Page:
Floodwaters wash over a landmark lighthouse that was toppled in Pembroke late Friday.
Tina Peplinskie / Postmedia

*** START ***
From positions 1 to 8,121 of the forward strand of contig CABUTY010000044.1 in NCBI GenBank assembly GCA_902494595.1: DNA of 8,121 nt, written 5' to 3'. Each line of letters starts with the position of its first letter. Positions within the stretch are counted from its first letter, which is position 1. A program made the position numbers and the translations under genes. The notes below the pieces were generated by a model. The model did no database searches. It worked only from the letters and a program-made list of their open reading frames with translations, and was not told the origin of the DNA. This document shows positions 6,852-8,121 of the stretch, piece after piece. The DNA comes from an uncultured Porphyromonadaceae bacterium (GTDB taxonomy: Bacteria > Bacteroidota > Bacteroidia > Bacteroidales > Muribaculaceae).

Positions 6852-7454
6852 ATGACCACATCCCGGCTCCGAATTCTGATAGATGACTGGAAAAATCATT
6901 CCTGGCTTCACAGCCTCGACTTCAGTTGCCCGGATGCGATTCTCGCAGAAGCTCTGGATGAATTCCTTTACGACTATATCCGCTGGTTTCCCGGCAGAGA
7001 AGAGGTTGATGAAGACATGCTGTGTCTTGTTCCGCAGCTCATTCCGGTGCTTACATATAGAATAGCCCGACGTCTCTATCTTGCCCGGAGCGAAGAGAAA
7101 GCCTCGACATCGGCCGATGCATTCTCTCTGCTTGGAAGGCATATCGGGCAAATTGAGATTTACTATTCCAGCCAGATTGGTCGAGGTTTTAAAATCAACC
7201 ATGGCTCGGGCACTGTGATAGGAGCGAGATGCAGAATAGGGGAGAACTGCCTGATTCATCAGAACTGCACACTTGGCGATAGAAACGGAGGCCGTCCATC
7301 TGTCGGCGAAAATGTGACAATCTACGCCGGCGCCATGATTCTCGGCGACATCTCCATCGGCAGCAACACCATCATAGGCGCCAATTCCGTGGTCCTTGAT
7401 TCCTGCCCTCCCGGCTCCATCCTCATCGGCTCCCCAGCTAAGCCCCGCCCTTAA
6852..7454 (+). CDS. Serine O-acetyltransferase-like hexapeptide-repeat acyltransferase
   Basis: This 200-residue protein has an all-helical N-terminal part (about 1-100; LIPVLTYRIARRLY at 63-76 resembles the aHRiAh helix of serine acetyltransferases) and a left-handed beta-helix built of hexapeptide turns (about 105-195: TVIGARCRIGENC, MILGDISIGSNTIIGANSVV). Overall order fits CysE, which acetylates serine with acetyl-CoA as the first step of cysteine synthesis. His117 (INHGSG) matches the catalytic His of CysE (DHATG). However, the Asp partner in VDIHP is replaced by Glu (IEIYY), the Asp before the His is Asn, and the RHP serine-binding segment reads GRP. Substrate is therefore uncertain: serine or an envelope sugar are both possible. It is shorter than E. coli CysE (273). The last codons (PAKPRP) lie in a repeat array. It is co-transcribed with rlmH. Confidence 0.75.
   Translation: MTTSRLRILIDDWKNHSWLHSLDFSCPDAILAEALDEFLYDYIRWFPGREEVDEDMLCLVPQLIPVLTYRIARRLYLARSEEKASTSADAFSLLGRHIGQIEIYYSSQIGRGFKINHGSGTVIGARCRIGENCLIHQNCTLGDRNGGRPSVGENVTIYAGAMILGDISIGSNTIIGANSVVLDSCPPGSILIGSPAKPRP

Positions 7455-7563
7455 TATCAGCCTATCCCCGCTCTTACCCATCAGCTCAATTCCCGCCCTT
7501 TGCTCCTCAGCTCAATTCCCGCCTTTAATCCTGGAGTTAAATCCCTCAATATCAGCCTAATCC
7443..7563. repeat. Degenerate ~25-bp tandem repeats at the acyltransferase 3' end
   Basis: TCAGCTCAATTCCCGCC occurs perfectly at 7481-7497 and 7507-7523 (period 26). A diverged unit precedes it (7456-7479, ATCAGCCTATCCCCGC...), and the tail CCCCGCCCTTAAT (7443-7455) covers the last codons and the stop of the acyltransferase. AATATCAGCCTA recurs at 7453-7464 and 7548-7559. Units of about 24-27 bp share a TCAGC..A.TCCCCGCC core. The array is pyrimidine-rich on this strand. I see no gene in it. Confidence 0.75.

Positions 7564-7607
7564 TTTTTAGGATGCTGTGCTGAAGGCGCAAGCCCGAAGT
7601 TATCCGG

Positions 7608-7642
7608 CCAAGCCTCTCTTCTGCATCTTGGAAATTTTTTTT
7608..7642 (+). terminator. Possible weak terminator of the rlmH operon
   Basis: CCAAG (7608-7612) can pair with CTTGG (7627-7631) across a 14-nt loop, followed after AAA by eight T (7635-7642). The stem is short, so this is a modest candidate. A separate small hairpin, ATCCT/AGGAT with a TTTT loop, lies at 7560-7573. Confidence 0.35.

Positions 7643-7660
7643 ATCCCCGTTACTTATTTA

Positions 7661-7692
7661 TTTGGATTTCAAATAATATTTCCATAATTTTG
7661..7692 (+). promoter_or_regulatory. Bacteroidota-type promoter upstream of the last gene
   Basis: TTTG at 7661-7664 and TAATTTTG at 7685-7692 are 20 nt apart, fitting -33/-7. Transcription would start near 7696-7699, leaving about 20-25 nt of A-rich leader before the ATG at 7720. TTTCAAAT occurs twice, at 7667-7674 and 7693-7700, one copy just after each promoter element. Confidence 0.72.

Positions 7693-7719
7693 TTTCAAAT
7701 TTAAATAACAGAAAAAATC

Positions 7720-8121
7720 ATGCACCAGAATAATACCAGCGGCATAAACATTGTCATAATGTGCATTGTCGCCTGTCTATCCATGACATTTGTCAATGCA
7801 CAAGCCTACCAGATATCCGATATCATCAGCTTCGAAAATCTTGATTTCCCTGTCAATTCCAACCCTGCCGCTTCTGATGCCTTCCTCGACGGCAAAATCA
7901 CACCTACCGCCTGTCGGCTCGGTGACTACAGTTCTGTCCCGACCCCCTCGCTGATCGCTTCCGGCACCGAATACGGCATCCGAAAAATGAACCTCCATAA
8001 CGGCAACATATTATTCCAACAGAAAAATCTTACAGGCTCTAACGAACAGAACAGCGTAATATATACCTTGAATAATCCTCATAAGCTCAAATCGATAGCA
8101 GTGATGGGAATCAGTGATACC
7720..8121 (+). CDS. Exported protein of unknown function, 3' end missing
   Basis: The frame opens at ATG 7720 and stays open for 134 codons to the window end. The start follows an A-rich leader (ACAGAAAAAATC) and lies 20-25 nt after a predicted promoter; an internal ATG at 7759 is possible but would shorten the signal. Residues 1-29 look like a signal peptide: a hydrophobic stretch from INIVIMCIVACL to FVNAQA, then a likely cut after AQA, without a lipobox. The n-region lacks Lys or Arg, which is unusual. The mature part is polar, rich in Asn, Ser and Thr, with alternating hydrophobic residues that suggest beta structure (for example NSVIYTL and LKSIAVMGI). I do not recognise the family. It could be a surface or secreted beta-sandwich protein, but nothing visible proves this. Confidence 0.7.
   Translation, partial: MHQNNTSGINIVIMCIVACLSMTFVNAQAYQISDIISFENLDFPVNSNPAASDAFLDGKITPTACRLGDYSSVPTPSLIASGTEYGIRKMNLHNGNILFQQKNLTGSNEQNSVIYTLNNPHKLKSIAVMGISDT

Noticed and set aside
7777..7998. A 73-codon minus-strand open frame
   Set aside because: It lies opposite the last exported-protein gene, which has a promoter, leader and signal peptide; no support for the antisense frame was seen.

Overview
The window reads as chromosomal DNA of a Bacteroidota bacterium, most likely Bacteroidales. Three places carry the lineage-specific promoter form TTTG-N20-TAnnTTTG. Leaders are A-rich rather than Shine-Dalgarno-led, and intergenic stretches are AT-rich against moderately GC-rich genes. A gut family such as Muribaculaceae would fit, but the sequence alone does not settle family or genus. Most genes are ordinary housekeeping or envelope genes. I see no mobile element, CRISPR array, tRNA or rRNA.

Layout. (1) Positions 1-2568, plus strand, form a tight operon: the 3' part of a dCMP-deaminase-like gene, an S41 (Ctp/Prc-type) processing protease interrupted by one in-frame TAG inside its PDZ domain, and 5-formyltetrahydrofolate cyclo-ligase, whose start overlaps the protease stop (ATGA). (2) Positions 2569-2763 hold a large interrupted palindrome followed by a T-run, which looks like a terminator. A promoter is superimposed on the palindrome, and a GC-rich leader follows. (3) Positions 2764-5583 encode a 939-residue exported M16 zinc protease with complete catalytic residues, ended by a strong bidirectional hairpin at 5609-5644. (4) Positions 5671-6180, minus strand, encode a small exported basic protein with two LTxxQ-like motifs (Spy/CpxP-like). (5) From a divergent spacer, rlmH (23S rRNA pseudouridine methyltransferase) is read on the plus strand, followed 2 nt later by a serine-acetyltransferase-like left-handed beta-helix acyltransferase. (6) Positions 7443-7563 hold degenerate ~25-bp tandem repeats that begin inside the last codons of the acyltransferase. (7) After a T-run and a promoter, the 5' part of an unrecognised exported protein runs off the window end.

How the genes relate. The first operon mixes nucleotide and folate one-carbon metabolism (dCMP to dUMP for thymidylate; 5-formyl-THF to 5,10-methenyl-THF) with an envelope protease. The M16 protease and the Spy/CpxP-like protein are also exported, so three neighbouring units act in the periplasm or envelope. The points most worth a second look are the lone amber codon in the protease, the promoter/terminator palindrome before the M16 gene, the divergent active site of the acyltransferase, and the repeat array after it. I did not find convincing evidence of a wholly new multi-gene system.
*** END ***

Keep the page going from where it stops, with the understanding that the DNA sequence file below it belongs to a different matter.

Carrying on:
A landmark at the Pembroke Marina has fallen victim to rising waters of the Ottawa River and large ice chunks.Late Friday night, the lighthouse at the marina was toppled and as of Saturday morning, the rock shoal leading to the lighthouse was under water. Waves were also crashing into the boardwalk and large pieces of ice and debris were inching closer to the top of the boardwalk. Fred Blackstein, community volunteer who was instrumental in building the boardwalk, was on hand Saturday morning to check on the structure before heading to Algonquin College to see how close the water was getting to the Waterfront Campus.According to the latest report released Saturday morning at 9 a.m. by the Ottawa River Regulating Committee on the level of the Ottawa River, the level at Pembroke was 113.08 metres above sea level, compared to the 2017 peak of 113.03 metres above sea level. The forecast peak level for April 28 is now 113.50, a change of 42 centimetres from the current level and peak forecast.The city has placed large concrete barriers atop the boardwalk extending out on the jetty at the marina in an attempt to keep the boardwalk in place.By Saturday afternoon, the Pembroke marina was closed to traffic and barriers erected at both entrances.With waters continuing to rise Saturday afternoon, city workers and Pembroke firefighters were sandbagging at the waterfront, attempting to protect some of the structures and also block off flood waters from flowing out onto Alexander Street. Because of the rising Ottawa River, the level of the Indian River at the confluence of the two rivers was also rising and looking like it could reach the foundation of Pembroke’s city hall. Firefighters and city staff were on hand to sandbag around the air conditioning unit.Pembroke Mayor Mike LeMay also visited the marina Saturday morning to see the lighthouse for himself. He said while it is sad to see it toppled, it can be replaced and will be before the boating season because it is essential to help people navigate near the marina. He noted that it is solar powered so there is no danger from electrical wires.He was surprised to see the amount of ice still on the river at the marina and he believes it could have contributed to the demise of the lighthouse along with the crashing waves.The mayor said city staff and the Pembroke Fire Department is monitoring the water situations, but for now it is a waiting game. He is also pleased the heavy rain has ended, which has created an additional level of concern in recent days.“Right now we are waiting and hoping that we can avoid major damage,” he said.While the Ottawa River is being monitored, the main concern is the levels in the Indian and Muskrat Rivers as they run through residential neighbourhoods within the city and threatened homes during the Easter weekend.For now however, he doesn’t feel he has a reason to declare a state of emergency for the City of Pembroke. On Friday, Whitewater Region made the declaration, joining Horton and McNab/Braeside in doing so. Other communities in Renfrew County are also monitoring water levels and preparing sandbags where necessary. A flood warning remains in effect for all of Renfrew County, which has been issued by the Ministry of Natural Resources and Forestry.Many roads have been closed due to flooding. For current information visit http://www.municipal511.ca.TPeplinskie@postmedia.comTwitter: @TPeplinskie ALSO IN THE NEWS:Southwest of Ottawa, Ontario’s Mississippi River turns mightyNew areas under threat as Ottawa River floodwaters to exceed record levels of 2017 As flood fatigue sets in, psychiatrist warns mental health impact can be severe